Three things came together in the making of tonight’s dinner:
- I spotted Rancho Gordo Flageolet beans at Revival Market the other day while getting food ready for Thanksgiving, so I bought a pound;
- I had a leftover turkey leg (drumstick + thigh) from Thanksgiving – browned, then braised, then roasted and fall-off-the-bone delicious – that bore no small resemblance to a very oversized leg of duck confit;
- and my friend Kate Hill had written over the weekend about her birthday and her love of cassoulet
Y’know, sometimes the universe just conspires to send you a message. With a relatively busy-but-meeting-free afternoon working at home, I decided to make cassoulet(*).
* – sort of.
Many, many words have been written by many, many smarter people than I about the tradition, lore, and correctness of what makes up a cassoulet. What beans are correct, what sausage is required, whether duck or goose confit should be used – I’m far from well versed in all the nuances, and will not rehash it here.
I took a different tack. Much of the world’s culinary tradition – not the high-end gastronomy, but the real back-to-roots cuisine – stems from pragmatism in the face of scarcity. Using what’s plentiful and available when it’s there and devising ways to preserve it (or reminisce about it) when it’s gone, awaiting the return when the season rolls back around and all that.
So, in the best tradition of every housewife, homesteader, cook, and grandmother that came before me, I winged it.
My cassoulet would be mistaken for its French inspiration the same way one might, say, mistake a Warhol for a Rembrandt. But instead of Warhol, think “high school art project”. Although, some of the people I was in high school with were crazy talented, so maybe “finger painting” is more apt. (It really wasn’t that bad at all. Maybe more like Banksy.)
Roughly speaking, building a cassoulet goes something like:
- Cook beans with aromatics until mostly cooked.
- Brown meats separately.
- Build layers of beans and meats, add just enough pot liquor back to moisten, and bake until done.
Work with what’s available. I managed to run out of onions over the holiday weekend – oops! – so a leek made a valiant effort to stand in. A head of garlic, because why not? Long cooking mellows out garlic. Carrots and celery for flavor. Bacon because beans really benefit from having some kind of salty or smoky pork in the pot while the cook, and because it’s bacon. Chop it all up, mix it with the beans, and pour in the turkey broth I had remaining from Thanksgiving, just enough to cover it all by an inch or so of liquid. Pop it on the stove, bring it up to a simmer, and cover and simmer until the beans are ready.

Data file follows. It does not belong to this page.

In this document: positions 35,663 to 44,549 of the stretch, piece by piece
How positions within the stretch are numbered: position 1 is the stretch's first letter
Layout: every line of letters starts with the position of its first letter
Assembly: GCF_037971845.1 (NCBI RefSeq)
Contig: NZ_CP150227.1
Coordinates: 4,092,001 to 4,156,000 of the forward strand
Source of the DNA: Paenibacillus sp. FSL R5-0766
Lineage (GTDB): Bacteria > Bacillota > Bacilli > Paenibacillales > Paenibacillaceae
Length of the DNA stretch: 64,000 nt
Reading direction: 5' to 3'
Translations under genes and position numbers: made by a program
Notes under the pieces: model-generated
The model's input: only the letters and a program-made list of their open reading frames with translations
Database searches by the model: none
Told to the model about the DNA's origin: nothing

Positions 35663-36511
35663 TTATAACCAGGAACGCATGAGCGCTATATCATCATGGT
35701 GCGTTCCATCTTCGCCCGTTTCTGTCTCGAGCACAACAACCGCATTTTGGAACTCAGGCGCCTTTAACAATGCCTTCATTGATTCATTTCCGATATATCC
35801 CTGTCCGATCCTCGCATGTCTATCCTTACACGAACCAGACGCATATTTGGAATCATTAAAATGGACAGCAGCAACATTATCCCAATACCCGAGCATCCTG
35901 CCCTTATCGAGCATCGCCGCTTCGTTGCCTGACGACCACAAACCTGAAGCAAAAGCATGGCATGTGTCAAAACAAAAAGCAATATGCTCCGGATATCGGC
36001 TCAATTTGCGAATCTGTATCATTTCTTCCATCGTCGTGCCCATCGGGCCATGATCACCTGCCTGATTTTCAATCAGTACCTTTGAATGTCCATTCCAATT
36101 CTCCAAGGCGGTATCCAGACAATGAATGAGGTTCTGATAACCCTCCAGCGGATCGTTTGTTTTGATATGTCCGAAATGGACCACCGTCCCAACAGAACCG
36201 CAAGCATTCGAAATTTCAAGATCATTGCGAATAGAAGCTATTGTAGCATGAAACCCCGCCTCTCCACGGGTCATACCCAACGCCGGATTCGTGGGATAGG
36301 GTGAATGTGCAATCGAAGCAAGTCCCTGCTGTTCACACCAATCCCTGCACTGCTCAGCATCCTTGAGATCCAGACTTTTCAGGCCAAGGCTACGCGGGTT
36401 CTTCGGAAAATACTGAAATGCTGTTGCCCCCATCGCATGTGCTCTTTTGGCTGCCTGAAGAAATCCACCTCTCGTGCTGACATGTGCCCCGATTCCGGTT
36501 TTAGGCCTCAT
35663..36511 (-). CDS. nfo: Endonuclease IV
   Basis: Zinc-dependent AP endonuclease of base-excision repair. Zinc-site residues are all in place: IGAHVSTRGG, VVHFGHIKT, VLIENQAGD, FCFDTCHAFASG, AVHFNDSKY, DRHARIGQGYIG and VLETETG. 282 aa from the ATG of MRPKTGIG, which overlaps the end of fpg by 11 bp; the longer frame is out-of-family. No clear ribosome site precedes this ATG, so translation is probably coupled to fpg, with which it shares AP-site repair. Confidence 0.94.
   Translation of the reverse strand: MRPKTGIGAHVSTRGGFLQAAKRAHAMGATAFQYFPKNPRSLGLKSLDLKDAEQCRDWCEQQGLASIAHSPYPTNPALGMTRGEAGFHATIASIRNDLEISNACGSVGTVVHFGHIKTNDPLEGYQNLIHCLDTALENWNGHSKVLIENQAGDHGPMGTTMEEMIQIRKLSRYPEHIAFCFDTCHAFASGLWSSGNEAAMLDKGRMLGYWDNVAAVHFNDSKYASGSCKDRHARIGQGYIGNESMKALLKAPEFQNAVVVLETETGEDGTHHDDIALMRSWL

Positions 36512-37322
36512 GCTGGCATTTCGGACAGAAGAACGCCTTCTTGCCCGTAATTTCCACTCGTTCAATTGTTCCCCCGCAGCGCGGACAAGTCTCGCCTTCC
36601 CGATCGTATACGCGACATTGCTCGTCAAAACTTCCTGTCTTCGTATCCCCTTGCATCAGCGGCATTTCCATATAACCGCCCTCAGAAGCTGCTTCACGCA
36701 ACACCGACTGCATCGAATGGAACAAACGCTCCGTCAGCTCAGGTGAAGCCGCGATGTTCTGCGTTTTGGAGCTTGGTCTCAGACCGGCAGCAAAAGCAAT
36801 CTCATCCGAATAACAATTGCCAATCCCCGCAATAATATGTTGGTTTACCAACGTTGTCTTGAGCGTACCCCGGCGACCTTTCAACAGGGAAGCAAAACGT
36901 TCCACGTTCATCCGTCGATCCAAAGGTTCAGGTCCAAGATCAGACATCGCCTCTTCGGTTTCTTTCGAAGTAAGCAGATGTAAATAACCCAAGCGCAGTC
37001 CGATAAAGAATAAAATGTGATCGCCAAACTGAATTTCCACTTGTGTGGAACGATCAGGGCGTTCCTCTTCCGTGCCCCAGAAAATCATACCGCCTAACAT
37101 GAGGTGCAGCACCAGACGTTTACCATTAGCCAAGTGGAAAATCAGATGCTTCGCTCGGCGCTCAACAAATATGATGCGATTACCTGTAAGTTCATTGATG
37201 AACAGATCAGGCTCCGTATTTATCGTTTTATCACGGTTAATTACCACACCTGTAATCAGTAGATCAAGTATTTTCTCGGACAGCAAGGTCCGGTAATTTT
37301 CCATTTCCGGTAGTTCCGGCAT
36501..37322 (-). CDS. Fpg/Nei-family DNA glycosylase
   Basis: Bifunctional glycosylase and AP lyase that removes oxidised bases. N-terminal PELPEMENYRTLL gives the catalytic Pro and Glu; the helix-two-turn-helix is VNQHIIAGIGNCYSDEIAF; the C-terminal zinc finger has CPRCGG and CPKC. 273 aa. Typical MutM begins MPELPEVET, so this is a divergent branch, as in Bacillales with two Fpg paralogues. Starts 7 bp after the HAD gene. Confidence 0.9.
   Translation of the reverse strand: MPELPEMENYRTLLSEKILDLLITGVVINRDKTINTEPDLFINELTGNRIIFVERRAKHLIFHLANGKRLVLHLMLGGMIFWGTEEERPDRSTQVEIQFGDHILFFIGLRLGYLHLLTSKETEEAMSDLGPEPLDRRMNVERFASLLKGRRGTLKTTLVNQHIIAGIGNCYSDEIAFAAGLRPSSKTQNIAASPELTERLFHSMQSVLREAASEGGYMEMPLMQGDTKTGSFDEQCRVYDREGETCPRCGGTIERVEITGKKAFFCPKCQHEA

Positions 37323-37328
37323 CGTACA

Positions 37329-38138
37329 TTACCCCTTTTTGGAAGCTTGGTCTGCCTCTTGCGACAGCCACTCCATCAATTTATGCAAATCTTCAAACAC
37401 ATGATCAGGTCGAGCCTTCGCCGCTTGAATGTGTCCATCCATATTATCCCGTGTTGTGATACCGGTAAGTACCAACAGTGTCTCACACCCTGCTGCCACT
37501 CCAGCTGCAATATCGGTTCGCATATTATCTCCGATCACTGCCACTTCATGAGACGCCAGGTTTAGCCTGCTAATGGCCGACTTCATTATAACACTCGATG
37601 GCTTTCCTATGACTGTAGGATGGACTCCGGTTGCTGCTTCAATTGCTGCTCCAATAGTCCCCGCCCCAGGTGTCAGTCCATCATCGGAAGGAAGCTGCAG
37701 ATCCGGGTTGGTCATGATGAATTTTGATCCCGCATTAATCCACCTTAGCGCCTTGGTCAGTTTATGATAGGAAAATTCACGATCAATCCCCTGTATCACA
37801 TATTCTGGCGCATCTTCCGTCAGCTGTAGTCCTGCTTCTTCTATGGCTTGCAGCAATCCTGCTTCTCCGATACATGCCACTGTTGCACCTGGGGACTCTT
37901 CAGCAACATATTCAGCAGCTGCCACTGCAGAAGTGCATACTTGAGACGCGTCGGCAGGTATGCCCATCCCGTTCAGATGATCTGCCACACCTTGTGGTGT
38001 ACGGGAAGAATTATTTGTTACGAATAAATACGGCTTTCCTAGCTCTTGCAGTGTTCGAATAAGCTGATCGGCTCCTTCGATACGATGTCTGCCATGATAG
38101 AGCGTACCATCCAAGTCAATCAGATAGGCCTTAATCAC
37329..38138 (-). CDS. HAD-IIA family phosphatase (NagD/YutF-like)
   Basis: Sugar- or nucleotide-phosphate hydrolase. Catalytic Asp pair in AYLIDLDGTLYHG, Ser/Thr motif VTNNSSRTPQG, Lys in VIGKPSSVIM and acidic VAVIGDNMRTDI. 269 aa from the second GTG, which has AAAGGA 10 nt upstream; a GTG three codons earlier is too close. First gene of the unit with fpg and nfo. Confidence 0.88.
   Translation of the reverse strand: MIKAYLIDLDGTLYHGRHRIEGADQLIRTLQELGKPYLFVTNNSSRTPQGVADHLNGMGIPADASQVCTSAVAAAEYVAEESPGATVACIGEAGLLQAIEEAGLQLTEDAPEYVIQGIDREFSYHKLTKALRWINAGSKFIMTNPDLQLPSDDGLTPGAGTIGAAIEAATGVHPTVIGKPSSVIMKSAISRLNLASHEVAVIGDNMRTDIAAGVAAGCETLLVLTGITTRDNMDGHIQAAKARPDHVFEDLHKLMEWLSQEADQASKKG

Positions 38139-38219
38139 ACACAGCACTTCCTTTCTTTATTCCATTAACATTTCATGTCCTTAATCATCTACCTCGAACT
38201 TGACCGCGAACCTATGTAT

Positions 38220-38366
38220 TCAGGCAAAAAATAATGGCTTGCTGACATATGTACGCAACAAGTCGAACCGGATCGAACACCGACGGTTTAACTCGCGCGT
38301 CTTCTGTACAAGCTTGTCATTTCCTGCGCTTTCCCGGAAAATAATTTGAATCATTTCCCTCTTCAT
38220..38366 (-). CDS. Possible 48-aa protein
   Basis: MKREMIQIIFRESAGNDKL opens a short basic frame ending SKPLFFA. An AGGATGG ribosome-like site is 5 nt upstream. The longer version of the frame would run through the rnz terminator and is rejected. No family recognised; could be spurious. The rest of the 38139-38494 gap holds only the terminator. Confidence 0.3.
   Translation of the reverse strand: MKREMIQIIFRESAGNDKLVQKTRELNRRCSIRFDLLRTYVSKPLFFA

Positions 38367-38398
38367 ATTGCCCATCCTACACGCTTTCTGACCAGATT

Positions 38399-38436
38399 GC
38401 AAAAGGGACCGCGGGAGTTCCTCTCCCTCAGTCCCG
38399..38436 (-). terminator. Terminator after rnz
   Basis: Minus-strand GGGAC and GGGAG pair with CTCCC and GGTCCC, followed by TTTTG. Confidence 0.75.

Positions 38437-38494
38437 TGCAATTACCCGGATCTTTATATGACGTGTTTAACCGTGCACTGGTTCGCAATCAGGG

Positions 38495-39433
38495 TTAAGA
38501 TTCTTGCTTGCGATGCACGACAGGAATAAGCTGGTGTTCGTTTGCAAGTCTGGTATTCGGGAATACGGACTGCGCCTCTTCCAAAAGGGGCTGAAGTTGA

(Things to note: I got away without presoaking the beans, but it does help. So does actually bringing the beans to a rolling boil for a few minutes rather than just up to a simmer. But hey, I’m still learning how to use dried beans.)
In my case, the meat came from a shredded turkey leg and some leftover ham from the Thanksgiving holiday. Shred the turkey, eat a bit, cut up the ham, eat a bit, put it in a bowl … and in the adapted words of Richard Dreyfus in Jaws, “We’re gonna need a bigger pot.
In lieu of diced tomatoes, I browned a can of tomato paste just a touch in the larger pot, and built the layers. Start with beans, end with beans, and put the meat in the middle – nothing too fussy. Add enough liquid to just cover, and bake for a couple of hours or so until everything is bubbly and a light crust has formed. Traditionally, there is a crumb layer of bread crumbs in butter or oil, but I was keeping this gluten free. (I did try to go with nuts instead, and mixed almond meal in with melted butter. Best we don’t speak of that thought, just that we’re all happy I didn’t try to glop it on top of the cassoulet.)
Dish it out – even eating like royalty, I’ve still managed to multiply leftovers and beans into a few more meals. Topped here with a bit of beurre de gascogne(*)
* – sort of.
Traditional would be a mix of garlic pulp, rendered lard, and parsley. I did that, and it’s delicious. Then I made a more tailored version, with roasted garlic, rendered bacon fat, and parsley. Something nice to top a bowl of beans with, I suppose.
So what if it was 73 Fahrenheit or 23 Celsius here today? Winter is a state of mind.